Book Review: The Nursing Home Murder by Ngaio Marsh

Posted July 15, 2022 by Kathy Davie in Book Reviews / 0 Comments

Book Review: The Nursing Home Murder by Ngaio Marsh

I received this book for free from my own shelves in exchange for an honest review. This does not affect my opinion of the book or the content of my review.

The Nursing Home Murder by Ngaio Marsh
Genres: Mystery, British, Historical, Police Procedural
Published by Felony & Mayhem Press on October 16, 2011
Pages: 225
Format: eBook
Source: my own shelves

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Also by this author: Dead Water, Killer Dolphin, A Man Lay Dead, Enter a Murderer, Death in Ecstasy, Artists in Crime, Death in a White Tie

Third in the Inspector Roderick Alleyn British police procedural historical mystery series revolving around a Scotland Yard detective in the early 1930s. The focus is on Sir Derek O’Callaghan, the Home Secretary.

My Take

I’m not impressed with Sir Derek, but he didn’t promise Jane anything. As for Jane, she disgusts me. One of those who claims to be all about free love and no strings, who immediately attaches chains and expects a ring. Then she gets all histrionic about it. Suck it up, you big baby.

That social class divide runs throughout. It certainly cracked me up when Lady O’Callaghan almost makes that gaffe and Fox gently finishes it for her. Alleyn’s status gets cemented when Ronald notes that Alleyn is in some of “Ratbane”‘s cricket photos.

Reading historicals, I know, this was written in the 1930s, less than 90 years ago, but as the culture and technological state were, ahem, prehistoric, I do consider it an historical. That being said, reading about Sir Derek’s surgery made me appreciate today’s medical tech, even as I appreciated Marsh’s descriptions.

It’s mostly character-driven using third person global subjective point-of-view, although mostly from Alleyn’s perspective. While there is a bit of action, it’s primarily conversation whether it’s interrogating people or chitchatting.

It’s effective, but Marsh does drive me a bit nuts with those mini-cliffhangers where Alleyn discusses the case just enough to let us know he knows so much more. And the next line is where everyone he’s been talking to makes end-of-conversation noises!

I do love it, though, for the setting and exposure to the time period, its morals, its culture, its manners, and contrast it with today.

The Story

Sir Derek, the Home Secretary, has been suffering for some time, refusing to see his doctor, until that day he collapses in the House.

The surgery is a success, for thirty minutes. Now Sir Derek is dead and Chief Detective-Inspector Roderick Alleyn arrives to find many likely suspects, from a vengeful surgeon, a lovelorn nurse, an unhappy wife, and political foes.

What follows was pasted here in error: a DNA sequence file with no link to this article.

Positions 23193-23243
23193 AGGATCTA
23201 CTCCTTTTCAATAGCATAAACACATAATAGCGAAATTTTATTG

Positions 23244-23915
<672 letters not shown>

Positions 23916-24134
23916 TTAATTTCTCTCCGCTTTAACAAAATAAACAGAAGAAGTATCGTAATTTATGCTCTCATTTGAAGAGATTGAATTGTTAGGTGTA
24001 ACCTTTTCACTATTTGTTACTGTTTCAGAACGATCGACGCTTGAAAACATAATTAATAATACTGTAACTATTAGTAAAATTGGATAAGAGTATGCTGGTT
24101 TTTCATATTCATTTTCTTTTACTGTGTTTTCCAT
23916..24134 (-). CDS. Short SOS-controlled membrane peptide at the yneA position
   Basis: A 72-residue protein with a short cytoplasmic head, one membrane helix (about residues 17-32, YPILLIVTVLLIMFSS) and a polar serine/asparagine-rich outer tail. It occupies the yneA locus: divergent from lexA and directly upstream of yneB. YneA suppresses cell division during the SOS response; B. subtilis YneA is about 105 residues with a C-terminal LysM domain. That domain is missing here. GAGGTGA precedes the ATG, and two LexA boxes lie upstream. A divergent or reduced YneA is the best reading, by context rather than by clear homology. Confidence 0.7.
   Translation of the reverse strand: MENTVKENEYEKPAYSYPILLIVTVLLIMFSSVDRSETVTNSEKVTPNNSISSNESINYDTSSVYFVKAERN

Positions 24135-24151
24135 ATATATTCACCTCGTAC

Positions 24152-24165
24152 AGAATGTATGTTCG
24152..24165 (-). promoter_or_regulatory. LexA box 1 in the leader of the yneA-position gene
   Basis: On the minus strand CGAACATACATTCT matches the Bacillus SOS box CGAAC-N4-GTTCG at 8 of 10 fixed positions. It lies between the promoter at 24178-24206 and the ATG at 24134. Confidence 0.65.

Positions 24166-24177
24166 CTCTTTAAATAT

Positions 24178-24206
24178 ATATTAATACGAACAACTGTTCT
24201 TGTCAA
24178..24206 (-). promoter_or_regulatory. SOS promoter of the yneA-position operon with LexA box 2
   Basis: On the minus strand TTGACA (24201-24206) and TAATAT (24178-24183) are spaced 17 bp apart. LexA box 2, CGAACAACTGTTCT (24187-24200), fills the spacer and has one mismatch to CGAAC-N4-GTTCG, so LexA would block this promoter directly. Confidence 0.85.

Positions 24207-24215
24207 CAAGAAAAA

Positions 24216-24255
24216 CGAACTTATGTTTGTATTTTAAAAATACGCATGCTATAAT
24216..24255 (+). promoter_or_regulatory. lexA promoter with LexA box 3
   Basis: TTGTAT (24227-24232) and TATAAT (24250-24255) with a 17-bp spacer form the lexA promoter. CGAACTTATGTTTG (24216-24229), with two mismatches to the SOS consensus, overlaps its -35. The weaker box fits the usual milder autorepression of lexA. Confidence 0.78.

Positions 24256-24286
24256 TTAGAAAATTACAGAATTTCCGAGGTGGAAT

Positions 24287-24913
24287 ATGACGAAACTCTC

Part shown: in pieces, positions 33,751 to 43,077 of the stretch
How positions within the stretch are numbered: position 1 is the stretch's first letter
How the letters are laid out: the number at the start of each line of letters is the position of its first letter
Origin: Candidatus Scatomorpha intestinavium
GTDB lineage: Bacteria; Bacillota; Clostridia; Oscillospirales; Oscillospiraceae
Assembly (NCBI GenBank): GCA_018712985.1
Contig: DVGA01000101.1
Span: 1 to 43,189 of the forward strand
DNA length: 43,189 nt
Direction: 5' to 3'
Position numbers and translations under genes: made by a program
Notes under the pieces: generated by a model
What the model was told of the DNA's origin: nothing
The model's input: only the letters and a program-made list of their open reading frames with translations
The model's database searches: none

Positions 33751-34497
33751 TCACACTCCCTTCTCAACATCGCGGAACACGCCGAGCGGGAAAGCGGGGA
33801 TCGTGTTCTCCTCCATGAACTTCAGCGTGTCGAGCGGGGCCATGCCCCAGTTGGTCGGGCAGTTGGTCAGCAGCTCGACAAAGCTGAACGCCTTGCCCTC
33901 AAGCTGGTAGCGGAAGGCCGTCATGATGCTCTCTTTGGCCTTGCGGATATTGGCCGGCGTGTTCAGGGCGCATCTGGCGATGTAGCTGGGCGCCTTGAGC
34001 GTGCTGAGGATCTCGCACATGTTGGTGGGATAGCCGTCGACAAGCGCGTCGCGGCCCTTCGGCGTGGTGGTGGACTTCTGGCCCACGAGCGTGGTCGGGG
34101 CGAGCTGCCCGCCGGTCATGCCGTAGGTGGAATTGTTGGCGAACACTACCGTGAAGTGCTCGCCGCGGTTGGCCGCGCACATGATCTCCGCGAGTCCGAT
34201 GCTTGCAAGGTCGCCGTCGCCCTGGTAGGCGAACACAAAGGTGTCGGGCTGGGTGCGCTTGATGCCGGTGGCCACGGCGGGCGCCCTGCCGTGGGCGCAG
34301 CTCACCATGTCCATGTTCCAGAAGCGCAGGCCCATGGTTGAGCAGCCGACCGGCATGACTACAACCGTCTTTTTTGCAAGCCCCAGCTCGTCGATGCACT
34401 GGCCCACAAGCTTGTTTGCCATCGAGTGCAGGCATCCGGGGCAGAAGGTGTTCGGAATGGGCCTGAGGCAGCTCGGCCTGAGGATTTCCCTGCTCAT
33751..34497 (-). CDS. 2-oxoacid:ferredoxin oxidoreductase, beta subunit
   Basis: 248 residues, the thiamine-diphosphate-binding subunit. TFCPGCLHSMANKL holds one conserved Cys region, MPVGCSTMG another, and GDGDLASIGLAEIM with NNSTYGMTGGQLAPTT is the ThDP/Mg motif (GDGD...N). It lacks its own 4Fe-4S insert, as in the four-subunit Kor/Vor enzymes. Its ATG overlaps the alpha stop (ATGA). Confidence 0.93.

The Characters

Chief Detective Inspector Roderick Alleyn, brother of a baronet and formerly with the Foreign Office, is with CID at Scotland Yard. Vassily is his servant (A Man Lay Dead, 1).

Nigel Bathgate, aka Claude, is a journalist friend of Alleyn’s, his Boswell. Angela North, a.k.a. Pippin, is engaged to Nigel (A Man Lay Dead).

Scotland Yard
Alleyn’s team includes Inspector Fox, a.k.a. Brer Fox; Inspector Boys is staying up-to-date on the Kakaroff crowd; Inspector Allison has been gathering info on the medical end; and, Detective-Sergeant Bailey investigated Roberts.

Sir Derek O’Callaghan is the Home Secretary, who has a dotty father, Sir Blake O’Callaghan. Cicely, a.k.a. the Snow Queen, née Rattisbon, is his wife in their chilly relationship. The naive Ruth, an advanced hypochondriac, is his sister, continually pushing her quackeries at him. Nash is the butler, who has been with Sir Derek for the past 20 years. Ronald Jameson is Sir Derek’s secretary. Nina is a housemaid. Mr Rattisbon of Knightley, Knightley, and Rattisbon (he’s also an uncle of Cicely’s) is the family solicitor. Henry Derek Samond is Sir Derek’s godchild. Sir Blake and Ruth are not the only crazy ones in the family — there’s also Great-uncle Eustace and Cousin Olive Casbeck.

Sir John Phillips, a.k.a. Pips, is Sir Derek’s doctor, who happens to be in love with Jane. He also runs a nursing-home in Brook Street. Jane Harden, a theatre nurse, is giving Sir Derek problems. Seems she couldn’t be honest. Somerset Black is the doctor Phillips tries to call in. Drs Grey and Theodore “Dora” Roberts are anæsthetists. Sister Marigold is the hospital matron. Nurses Graham and Banks, a Communist, assist in the sugery. Thoms “Thomcat” is Sir John’s assistant surgeon.

Harold Sage is Ruth’s brilliant young (Communist!) chemist who sold Fulvitavolts. Brayght works for Sage in the pharmacy. James Graham is the chemist with whom Alleyn is familiar.

Tillotley is seeing about an ambulance. Cuthbert is ringing up Sir Derek’s wife. Dr Wendover is also a Communist member for a North Country constituency.

Nicholas Kakaroff, a.k.a. Nicolai Alexovitch, is a bad rascal and part of the Pan-Soviet Brotherhood (A Man Lay Dead). Members include Comrade Robinson and Marcus Baker, who is enthused about the Sterilization Bill.

The Cover and Title

The cover has a center vertical gradient of a deep gray-blue fading to a pale gray for a background. Scalloped white lines form an angled border radiating out and up from the close-up of the hypodermic syringe pointing up to the “a” in Marsh’s name. Above the pale blue-gray banner that gets smaller as it flows right and forms the background for the author’s name in its exaggerated Art Deco font in a range of deep blues to white, is the title in a faint gradation of white to pale blue-gray. An arching banner in a medium blue-gray spans the barrel of the syringe with the series information in pale gray.

The title refers to Sir Derek’s fatal surgery in The Nursing Home Murder.

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